Unfortunately the AWM does very little to advance this – to educate Australians about the causes of the wars in which we have been involved, the history of the efforts that have been made to prevent them, and the lessons for the future. The AWM’s mission – “to assist Australians to remember, interpret and understand the Australian experience of war and its enduring impact on Australian society” – cannot be fulfilled without examining the broader contexts in which we fight our wars.
MAPW understands that the AWM has a large collection of peace movement materials – including notices, posters, articles and other items, for example from the Vietnam War period and from the anti-conscription movement of World War 1 – and yet very little of this has ever been on public display. While we accept that there is not space to display all available material, the current emphasis seems to be heavily skewed towards military items rather than a broader selection of items depicting war’s impacts on Australia. This is inappropriate for an institution which is not a military museum but a war memorial.
One particularly interesting exhibition which could have become a more prominent and/or permanent display was the ‘Reality in Flames’ exhibition, a modern art movement response to World War 2 at the time.
There are two particular aspects of Australia‘s experience of warfare that receive grossly inadequate (if any) attention within the AWM. They are the impacts of the frontier wars against this country’s first inhabitants, and the impacts on civilians of the wars in which we fight.
The Frontier Wars
The AWM has arbitrarily decided that fighting in defence of territory – that of Australia’s original inhabitants – that took place on Australian soil from 1788 until well into the 20th century and led to tens of thousands of deaths, despite courageous resistance, should not be commemorated in the Memorial.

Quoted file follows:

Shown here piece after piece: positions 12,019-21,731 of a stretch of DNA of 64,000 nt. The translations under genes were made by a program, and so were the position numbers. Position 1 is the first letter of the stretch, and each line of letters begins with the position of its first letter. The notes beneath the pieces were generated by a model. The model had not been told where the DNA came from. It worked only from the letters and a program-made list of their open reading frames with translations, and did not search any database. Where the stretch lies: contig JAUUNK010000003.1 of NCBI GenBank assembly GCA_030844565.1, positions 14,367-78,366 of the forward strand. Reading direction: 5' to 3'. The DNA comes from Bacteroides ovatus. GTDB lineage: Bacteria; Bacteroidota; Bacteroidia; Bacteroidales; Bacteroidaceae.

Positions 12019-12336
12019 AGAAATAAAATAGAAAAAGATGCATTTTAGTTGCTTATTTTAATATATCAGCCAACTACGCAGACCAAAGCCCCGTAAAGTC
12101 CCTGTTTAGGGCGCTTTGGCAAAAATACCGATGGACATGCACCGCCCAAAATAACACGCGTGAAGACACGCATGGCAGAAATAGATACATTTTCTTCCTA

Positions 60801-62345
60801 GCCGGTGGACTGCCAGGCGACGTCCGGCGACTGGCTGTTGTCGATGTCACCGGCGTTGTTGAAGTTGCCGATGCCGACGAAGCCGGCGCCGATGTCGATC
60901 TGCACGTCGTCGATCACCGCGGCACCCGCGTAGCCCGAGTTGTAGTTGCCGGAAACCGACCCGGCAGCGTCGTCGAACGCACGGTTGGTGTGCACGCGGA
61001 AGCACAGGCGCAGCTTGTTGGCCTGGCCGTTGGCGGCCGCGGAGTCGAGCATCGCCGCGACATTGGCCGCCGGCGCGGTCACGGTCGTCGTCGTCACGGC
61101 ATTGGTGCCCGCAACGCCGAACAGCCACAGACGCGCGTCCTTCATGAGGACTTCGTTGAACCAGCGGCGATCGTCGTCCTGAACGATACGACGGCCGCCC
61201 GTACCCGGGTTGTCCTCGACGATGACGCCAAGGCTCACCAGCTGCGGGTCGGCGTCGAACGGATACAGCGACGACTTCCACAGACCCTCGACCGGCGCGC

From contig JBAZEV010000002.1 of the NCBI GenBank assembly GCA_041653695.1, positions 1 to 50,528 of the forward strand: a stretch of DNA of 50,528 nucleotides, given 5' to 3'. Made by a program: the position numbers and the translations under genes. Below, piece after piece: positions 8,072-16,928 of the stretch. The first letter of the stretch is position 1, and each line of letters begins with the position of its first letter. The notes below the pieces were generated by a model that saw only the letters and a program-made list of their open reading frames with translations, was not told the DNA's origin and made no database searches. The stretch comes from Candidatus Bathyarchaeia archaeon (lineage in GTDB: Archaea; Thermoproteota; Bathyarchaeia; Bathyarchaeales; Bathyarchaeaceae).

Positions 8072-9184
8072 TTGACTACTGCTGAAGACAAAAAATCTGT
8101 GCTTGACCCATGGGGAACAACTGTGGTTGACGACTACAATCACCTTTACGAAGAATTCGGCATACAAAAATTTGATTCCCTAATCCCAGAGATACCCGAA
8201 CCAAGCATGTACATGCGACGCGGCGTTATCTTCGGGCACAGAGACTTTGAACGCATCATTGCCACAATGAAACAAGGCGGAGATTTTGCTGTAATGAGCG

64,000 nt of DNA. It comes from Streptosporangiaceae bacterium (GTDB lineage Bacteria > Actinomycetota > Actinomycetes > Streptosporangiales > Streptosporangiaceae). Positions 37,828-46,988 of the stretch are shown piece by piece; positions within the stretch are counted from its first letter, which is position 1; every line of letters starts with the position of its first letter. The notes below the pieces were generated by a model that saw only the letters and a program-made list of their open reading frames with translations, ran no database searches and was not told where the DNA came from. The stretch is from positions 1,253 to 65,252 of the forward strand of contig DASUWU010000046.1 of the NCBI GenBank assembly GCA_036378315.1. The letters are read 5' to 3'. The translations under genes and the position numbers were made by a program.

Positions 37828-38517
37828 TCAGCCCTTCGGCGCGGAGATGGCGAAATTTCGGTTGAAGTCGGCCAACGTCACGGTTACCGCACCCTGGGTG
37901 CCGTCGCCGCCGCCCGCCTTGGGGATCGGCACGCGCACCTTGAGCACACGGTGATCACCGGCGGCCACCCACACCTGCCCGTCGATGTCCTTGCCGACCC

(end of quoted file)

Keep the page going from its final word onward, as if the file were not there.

That the struggle of the Aboriginal people was regarded as warfare at the time should not be disputed. The Australian and British archives contain many references to the frontier conflict as “war”.
The violent dispossession of the Aboriginal people is increasingly discussed and recognised in our society as having enduring impacts. This is manifest, for example, in the growing controversy over the date on which Australia Day should be celebrated. It is an issue that is not going away.
In the face of such a decision by the AWM to relegate the Frontier Wars to some form of non-warlike activity, of cultural interest but not in the same category as “real” wars, it is difficult to escape the conclusion that the decision is highly politicised, and it is deemed better that, in this instance, Australians do not “remember, interpret and understand the Australian experience of war”. Perhaps such an understanding in the case of the Frontier Wars might raise extremely uncomfortable questions about the implications for modern day Australia and our approach to warfare, or perhaps a focus on the Frontier Wars against the first people of Australia simply presents no scope for attracting lucrative corporate funding. Whatever the reasons, this most fundamental of all omissions in our pre-eminent place of war commemoration acts as a major hindrance in understanding the place of warfare in Australia’s history.
In 2013, AWM Director Dr Brendan Nelson explained his fast-tracking process for the new exhibit on Afghanistan: “We owe it to Australia to explain the narrative.” Do we not owe it to Australia to explain the narrative of the wars that dispossessed our first peoples? Nelson also spoke passionately of a program to link schoolchildren to the names of World War 1 war dead, as a way of “linking our past with our future” and helping our children to understand the sacrifice of “real men who had real lives”. Do we not owe it to Australia’s first inhabitants to recognise the “real men with real lives” who died in the frontier wars? Is the past of the aboriginal people not worth linking with our future?
New galleries in the AWM to examine this hitherto hidden part of our history would be of enormous interest to very many Australians, and would be likely to do more to boost visitor numbers than displaying yet more of the killing machines that do little to further our understanding of warfare.